When we are born we are connected to Heaven and Earth, our Dan Tien is awake and our Congenital meridians are open. As we grow older we are influenced more and more by the world and its negativity, our energy systems begin to switch over to the Acquired state of being and our Dan Tien slows down, we are now following the creation path of birth, illness and death or our "Ming". Our aim is to switch back to the Congenital state and reverse the process in ourselves.

The Nei Gong Process of Internal Change is a map to follow in order to return us to the source or Wuji. The Three Bodies of Man

A very important concept in Daoist thought is the Three Bodies of Man, they are:

The Physical body, the Energetic body and the Consciousness body.

Another important concept is Jing, Qi and Shen or the Three Treasures. Everything in the universe vibrates, and Jing Qi Shen is one vibration. Jing, is the denser and slowest vibration and closer to the physical realm although it is not actually physical matter, it is our essence or potential. Qi belongs to the energetic realm and body, it has a higher frequency. Shen has the highest frequency and belongs to the realm of Consciousness. Through our Nei Gong practise and especially Nei Dan which can take us even further, we can nurture and convert our Jing into Qi then eventually into Shen.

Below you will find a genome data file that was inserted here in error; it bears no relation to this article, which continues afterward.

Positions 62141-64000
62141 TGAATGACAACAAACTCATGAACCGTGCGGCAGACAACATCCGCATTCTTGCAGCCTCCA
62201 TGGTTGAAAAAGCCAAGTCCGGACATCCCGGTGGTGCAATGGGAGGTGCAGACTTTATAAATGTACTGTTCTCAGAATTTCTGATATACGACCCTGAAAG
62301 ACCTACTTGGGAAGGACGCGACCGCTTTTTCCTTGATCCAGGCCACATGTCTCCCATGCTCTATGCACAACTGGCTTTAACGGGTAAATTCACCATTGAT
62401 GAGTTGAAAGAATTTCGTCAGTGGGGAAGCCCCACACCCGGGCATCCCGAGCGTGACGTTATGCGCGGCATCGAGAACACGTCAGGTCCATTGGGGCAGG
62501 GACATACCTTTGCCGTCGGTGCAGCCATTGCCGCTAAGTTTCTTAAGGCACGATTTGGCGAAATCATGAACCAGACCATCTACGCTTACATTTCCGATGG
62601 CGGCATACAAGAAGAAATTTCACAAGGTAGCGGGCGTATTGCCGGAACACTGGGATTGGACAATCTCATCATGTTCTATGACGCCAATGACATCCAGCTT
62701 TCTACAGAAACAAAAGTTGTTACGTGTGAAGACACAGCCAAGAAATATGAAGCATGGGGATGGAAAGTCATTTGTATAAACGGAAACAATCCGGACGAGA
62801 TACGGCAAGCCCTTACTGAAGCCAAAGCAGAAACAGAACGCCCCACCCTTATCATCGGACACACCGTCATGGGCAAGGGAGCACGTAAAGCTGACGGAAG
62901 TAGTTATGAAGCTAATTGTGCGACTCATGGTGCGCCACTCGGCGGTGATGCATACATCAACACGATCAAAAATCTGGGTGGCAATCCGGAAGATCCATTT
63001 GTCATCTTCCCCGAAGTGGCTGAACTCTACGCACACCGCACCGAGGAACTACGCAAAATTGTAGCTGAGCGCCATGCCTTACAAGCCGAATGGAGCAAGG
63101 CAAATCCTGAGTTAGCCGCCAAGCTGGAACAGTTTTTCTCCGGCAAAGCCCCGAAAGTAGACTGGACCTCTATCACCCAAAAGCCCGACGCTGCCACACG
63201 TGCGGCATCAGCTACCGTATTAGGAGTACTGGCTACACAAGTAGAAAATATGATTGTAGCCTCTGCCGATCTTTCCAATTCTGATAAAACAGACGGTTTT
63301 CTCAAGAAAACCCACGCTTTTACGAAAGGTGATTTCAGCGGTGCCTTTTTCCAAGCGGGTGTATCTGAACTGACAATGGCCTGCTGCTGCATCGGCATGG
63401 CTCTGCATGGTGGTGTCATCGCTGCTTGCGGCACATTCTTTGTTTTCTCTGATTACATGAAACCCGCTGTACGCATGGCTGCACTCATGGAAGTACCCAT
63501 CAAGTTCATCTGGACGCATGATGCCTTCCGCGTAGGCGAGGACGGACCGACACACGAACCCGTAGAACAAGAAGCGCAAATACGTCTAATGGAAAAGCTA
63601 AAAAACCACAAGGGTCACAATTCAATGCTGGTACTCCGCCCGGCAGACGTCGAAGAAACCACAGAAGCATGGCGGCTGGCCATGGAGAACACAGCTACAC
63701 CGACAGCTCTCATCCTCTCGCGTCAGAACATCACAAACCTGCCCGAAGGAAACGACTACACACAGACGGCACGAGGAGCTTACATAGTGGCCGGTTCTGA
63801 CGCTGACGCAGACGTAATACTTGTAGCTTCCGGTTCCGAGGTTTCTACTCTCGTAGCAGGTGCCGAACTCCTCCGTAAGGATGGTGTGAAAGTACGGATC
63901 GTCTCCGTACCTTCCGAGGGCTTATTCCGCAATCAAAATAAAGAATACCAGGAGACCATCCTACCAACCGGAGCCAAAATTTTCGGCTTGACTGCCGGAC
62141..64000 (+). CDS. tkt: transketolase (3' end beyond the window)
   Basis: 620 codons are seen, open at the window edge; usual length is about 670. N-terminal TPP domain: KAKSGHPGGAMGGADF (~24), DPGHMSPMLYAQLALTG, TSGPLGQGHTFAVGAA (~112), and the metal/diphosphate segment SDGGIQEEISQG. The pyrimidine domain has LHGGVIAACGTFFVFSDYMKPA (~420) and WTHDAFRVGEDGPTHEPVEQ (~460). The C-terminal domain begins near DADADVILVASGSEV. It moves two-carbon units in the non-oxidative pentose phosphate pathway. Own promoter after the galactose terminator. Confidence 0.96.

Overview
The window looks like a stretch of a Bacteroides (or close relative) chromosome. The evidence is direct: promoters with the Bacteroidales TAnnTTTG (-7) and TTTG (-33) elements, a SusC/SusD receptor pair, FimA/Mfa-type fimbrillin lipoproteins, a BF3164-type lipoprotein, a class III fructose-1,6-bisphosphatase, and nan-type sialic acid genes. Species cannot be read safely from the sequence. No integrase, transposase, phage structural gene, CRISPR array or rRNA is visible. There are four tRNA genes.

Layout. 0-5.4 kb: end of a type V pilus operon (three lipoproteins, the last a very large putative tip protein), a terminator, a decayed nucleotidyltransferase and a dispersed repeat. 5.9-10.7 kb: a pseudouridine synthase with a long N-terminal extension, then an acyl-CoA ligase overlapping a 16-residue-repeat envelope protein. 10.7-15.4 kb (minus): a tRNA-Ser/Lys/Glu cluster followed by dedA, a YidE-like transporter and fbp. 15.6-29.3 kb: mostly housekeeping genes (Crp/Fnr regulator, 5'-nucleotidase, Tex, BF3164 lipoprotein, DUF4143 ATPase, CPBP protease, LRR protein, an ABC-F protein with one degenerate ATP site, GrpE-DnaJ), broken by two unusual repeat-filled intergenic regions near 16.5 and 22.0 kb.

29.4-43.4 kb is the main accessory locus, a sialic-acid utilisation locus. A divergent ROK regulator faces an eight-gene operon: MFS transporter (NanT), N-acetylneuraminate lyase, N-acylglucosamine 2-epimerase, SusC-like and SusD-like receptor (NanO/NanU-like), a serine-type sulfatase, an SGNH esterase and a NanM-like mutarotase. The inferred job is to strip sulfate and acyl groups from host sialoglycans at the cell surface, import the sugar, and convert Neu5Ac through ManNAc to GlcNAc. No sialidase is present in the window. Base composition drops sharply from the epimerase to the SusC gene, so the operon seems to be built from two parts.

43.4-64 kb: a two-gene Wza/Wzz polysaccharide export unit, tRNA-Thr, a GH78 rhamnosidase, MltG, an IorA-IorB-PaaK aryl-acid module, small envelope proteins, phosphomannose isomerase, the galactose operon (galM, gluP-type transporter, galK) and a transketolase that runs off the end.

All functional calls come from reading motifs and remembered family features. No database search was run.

The Three Dan Tien or Elixir fields are areas of energy or information.

The first and largest is the lower Dan Tien and sits below the navel, this is our main entry point to awaken the Energy System. Generally, most people's lower Dan Tien's are turning slowly over a twenty-four hour period, we aim to increase that like a water wheel turning faster, allowing energy to move through our bodies and strengthen the conversion of Jing into Qi.

The middle Dan Tien sits in the centre of the chest and converts Qi into Shen or the energy of the Consciousness body.

The upper Dan Tien sits on the forehead between the eyes (the Third Eye) and here Shen is finally converted into the vibration of Dao.

For a far greater explanation on the subject see Laoshr Damo Mitchell's book entitled, 'A Comprehensive Guide to Daoist Nei Gong'.

Main image; China. Top left; Dragon head in Chinese temple. Top right; Temple Chin. Bottom; Daoist Creation Process and The Three Dan Tien.